There are cases where multiple tags can make sense, particularly if you are not sure which one will attract the expertise you are looking for. This is a common state for many of us to be in, because if we had a clue, we probably wouldn't be asking the question. When an area expert comes along and removes one or more tags, it's generally because they actually know those tags won't get you the help you need. They are doing the entire community a favor, because, by narrowing the focus to areas that will most likely get you the help you need, they help reduce the noise here at Stack Overflow.
There are a lot of questions that do not get adequate answers here, in part because the people who could answer them, are busy following tags to questions, that turn out to have as many tags as there are pellets in a round of buck-shot. The thread referenced above does not actually exhibit the buck-shot problem. The OP applied good reasoning to the application of the tags, based on their knowledge of the problem. I think I have proven expertise on the topic of SemVer, and believe that the tag does not in fact apply to questions regarding version range specifications.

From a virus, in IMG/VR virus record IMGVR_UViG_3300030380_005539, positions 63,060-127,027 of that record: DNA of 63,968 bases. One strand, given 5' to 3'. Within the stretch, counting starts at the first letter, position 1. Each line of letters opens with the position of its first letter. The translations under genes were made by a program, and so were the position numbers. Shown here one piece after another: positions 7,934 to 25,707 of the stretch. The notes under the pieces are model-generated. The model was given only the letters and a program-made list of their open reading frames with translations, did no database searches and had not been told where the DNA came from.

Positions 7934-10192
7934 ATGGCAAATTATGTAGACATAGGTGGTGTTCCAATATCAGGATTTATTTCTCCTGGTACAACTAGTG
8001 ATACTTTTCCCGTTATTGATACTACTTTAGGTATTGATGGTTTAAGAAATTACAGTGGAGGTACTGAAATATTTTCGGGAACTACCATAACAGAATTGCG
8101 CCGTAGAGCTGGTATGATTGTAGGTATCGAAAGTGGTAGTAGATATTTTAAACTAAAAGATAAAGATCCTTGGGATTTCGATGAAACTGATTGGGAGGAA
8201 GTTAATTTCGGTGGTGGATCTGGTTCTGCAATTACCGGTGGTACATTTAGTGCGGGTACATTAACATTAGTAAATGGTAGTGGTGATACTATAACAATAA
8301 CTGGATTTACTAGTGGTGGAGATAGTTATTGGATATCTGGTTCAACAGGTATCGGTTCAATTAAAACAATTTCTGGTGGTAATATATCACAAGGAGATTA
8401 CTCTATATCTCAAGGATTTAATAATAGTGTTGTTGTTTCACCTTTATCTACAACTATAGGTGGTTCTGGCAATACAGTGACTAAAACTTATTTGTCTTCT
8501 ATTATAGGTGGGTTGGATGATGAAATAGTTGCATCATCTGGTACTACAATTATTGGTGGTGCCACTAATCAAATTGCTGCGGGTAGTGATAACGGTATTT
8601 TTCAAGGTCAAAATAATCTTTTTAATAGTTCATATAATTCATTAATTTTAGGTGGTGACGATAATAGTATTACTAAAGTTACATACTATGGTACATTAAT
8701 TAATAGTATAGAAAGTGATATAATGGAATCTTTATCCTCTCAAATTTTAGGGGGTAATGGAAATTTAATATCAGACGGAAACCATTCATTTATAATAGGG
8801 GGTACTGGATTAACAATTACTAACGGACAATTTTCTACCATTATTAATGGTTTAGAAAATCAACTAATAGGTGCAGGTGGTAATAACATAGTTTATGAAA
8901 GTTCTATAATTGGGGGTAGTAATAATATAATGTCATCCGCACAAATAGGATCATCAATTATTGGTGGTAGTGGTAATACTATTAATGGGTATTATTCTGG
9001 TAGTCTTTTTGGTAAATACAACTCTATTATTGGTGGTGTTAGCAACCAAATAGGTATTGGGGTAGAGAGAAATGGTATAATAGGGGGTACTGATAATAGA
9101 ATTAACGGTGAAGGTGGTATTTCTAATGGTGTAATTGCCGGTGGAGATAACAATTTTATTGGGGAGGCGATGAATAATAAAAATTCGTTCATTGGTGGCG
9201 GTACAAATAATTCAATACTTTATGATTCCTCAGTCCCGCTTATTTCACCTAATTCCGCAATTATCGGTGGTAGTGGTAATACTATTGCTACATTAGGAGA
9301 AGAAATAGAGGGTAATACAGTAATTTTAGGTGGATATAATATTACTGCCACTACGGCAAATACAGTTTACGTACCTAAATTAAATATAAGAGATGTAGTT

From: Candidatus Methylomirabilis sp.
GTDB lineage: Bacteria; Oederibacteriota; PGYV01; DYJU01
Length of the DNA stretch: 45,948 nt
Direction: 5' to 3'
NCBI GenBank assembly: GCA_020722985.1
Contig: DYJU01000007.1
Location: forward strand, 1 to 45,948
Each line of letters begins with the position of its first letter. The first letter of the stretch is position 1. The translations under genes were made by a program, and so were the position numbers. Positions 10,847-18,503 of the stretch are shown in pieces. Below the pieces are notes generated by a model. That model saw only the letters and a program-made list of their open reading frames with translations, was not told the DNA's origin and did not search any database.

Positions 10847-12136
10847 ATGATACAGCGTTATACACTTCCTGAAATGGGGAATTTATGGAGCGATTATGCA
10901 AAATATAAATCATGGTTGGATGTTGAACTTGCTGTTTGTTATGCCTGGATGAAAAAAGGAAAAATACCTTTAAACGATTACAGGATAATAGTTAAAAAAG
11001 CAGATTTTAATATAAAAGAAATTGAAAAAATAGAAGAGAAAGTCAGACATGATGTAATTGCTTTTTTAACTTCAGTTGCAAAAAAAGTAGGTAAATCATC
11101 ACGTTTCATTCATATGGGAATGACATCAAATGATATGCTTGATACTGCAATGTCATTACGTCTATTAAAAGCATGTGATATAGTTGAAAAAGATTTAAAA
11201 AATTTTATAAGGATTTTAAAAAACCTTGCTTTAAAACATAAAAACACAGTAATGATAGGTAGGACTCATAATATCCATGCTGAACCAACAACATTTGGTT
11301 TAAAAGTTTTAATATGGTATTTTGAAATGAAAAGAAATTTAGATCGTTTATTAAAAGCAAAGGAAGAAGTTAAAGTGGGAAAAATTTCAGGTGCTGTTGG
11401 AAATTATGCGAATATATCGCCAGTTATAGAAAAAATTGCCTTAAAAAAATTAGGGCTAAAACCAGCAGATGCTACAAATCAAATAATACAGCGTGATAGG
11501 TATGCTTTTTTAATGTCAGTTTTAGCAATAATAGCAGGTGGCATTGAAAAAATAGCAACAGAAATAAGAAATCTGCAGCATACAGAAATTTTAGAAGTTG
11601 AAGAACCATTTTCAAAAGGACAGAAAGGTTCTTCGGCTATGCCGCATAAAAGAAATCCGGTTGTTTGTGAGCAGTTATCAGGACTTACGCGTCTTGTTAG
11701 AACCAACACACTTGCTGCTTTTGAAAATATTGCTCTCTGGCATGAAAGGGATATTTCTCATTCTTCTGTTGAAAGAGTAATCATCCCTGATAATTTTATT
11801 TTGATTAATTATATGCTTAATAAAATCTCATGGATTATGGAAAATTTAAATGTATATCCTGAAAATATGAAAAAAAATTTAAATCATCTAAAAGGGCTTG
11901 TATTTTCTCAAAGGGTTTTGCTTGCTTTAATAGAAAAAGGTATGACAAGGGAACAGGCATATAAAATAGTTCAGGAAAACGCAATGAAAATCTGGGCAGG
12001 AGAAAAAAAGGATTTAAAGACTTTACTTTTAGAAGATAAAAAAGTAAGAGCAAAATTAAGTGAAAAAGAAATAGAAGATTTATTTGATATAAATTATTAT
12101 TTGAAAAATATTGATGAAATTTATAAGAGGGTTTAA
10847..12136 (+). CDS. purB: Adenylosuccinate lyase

Nearly every tool that supports SemVer, even those that promote it, has their own range specification scheme. I personally helped create a tool that is used internally at Microsoft by tens of thousands of developers, which uses set notation for this purpose. Npm and others have their own schemes that fit into their specific solution (if any) for managing dependencies. The dependency graph and range specification issues are not covered by the SemVer spec.
I am sure there will be many who fall on both sides of the dis/agree line on this in general, and perhaps even regarding the OP's specific instance. That's just the nature of this environment. Ultimately, those of us who devote substantial fractions of our free time trying to help others find answers, get the final say on these kinds of decisions. So I'll just let my track record at https://github.com/semver/semver/issues and here at Stack Overflow speak for itself and move on.